LGBTQ workers are entitled to the full protections of our nation’s laws. If the Supreme Court rules that Title VII does not prohibit discrimination based on sexual orientation and gender identity, it will create an arbitrary and painful carve-out to the landmark civil rights law, leaving LGBTQ workers vulnerable to discrimination and harassment on the job. The Impact Fund and our allies urge the Court to adopt a uniform, protective standard that will fulfill Title VII’s promise of equal employment opportunity for all.
In a unanimous decision this morning, the California Supreme Court affirmed that attorneys’ fees in a class action may be calculated as a percentage of the common fund created by a settlement or judgment. Laffitte v. Robert Half Int’l, S222996 (August 11, 2016).
In determining the appropriate percentage, the trial court may -- but is not required to – conduct a lodestar cross-check. The trial court also has the discretion, in the first instance, to determine which fee calculation methodology to use (i.e. common fund or lodestar-multiplier) in any particular case. The decision has a useful discussion of the history and criticisms of each method.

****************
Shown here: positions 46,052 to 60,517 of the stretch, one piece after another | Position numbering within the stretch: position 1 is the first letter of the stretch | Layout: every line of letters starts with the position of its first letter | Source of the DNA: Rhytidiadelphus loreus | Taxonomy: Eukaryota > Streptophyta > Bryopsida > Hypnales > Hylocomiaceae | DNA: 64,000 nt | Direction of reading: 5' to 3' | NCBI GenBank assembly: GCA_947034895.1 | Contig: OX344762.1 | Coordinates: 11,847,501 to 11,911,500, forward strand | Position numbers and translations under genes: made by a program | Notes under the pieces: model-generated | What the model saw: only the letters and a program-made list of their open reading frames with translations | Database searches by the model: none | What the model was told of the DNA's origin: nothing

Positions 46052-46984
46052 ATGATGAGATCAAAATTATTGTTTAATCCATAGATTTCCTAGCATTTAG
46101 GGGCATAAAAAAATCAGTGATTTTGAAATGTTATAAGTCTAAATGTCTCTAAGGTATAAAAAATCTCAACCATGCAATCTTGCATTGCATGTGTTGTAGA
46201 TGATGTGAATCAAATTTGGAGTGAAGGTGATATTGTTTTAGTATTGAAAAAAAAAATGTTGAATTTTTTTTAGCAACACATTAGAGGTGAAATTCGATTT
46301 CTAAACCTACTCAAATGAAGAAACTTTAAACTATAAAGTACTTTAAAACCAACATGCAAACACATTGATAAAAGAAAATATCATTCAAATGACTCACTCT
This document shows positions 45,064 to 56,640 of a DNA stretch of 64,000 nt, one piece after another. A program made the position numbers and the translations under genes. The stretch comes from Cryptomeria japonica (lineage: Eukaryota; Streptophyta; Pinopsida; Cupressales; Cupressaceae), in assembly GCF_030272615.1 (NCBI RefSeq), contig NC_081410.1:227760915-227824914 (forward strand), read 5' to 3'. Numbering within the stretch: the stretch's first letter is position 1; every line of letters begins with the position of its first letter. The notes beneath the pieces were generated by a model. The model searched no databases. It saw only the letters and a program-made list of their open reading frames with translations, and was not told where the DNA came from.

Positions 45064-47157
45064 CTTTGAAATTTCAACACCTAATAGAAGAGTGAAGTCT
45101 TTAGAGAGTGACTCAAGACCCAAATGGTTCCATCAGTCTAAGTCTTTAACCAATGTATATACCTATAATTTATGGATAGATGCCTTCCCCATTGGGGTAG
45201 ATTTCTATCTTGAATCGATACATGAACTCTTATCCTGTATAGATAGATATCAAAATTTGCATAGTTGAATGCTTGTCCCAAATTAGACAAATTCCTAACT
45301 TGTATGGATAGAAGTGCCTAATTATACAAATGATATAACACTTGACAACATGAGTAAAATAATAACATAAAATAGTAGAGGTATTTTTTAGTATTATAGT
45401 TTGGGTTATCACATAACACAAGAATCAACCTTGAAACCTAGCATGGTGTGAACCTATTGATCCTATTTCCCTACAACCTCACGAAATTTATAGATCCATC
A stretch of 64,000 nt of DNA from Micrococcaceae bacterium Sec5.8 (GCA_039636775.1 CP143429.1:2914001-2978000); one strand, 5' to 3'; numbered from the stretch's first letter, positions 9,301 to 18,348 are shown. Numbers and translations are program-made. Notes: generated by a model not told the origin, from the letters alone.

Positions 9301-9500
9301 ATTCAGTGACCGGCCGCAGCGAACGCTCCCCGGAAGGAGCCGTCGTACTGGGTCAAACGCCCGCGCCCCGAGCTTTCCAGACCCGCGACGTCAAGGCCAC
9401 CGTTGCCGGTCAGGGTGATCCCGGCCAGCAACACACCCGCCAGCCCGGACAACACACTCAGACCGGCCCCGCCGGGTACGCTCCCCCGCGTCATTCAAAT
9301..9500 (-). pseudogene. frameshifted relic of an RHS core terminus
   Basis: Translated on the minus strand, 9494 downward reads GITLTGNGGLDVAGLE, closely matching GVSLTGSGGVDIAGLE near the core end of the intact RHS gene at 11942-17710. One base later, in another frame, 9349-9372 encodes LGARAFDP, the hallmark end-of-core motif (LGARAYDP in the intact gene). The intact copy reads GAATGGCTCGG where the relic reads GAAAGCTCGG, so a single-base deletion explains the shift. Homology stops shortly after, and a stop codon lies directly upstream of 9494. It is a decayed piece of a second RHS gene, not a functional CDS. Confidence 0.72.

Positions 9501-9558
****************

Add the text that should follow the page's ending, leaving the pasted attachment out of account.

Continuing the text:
Victor Guerrero applied twice for employment as a Corrections Officer with the California Department of Corrections and Rehabilitation (“CDCR”). Both of his applications were subject to a multi-step review process, one step of which was a background investigation questionnaire. Since 2009, the background investigation questionnaire has included the following question: “Have you ever had or used a social security number other than the one you used on this questionnaire?” This question, known as Question 75, exclusively eliminated Latino applicants—including Mr. Guerrero—from the review process. Mr. Guerrero filed suit, alleging Question 75 has a disparate impact on Latino applicants.